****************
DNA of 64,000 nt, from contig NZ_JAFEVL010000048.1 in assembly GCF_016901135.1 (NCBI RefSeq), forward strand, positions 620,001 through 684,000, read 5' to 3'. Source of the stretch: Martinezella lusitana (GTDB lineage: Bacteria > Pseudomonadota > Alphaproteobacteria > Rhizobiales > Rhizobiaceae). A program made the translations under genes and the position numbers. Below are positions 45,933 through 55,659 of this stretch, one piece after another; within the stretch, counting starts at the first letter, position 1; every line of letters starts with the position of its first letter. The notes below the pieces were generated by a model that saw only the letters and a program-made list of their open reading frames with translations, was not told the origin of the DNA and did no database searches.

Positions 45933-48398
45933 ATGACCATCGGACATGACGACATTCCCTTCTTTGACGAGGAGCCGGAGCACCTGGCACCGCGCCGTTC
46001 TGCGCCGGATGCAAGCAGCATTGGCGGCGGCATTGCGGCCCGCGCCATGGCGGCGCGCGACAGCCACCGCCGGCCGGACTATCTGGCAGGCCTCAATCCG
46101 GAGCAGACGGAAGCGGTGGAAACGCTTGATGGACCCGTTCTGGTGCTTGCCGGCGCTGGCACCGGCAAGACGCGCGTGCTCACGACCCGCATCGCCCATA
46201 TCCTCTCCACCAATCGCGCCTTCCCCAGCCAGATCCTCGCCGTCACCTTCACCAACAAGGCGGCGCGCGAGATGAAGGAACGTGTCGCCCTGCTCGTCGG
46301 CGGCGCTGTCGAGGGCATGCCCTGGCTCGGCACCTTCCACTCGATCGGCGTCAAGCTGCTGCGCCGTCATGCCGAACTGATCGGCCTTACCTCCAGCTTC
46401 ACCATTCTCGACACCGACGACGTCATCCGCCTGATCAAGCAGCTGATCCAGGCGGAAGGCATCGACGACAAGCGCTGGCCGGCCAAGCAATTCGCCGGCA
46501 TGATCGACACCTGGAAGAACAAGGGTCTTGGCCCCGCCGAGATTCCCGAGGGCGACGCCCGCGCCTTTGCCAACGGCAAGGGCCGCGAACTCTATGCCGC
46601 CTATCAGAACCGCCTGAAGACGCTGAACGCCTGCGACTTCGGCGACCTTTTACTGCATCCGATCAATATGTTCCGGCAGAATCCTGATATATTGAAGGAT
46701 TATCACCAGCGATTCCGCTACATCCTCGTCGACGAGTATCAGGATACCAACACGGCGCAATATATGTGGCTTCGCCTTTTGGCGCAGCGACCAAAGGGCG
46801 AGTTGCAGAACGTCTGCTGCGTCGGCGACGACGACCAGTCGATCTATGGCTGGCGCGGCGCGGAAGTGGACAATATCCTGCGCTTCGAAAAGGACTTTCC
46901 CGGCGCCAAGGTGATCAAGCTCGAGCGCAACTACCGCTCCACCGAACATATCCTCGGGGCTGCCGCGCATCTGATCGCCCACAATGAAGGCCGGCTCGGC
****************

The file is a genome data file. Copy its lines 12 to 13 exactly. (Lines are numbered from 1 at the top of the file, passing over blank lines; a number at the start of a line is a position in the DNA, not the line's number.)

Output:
46801 AGTTGCAGAACGTCTGCTGCGTCGGCGACGACGACCAGTCGATCTATGGCTGGCGCGGCGCGGAAGTGGACAATATCCTGCGCTTCGAAAAGGACTTTCC
46901 CGGCGCCAAGGTGATCAAGCTCGAGCGCAACTACCGCTCCACCGAACATATCCTCGGGGCTGCCGCGCATCTGATCGCCCACAATGAAGGCCGGCTCGGC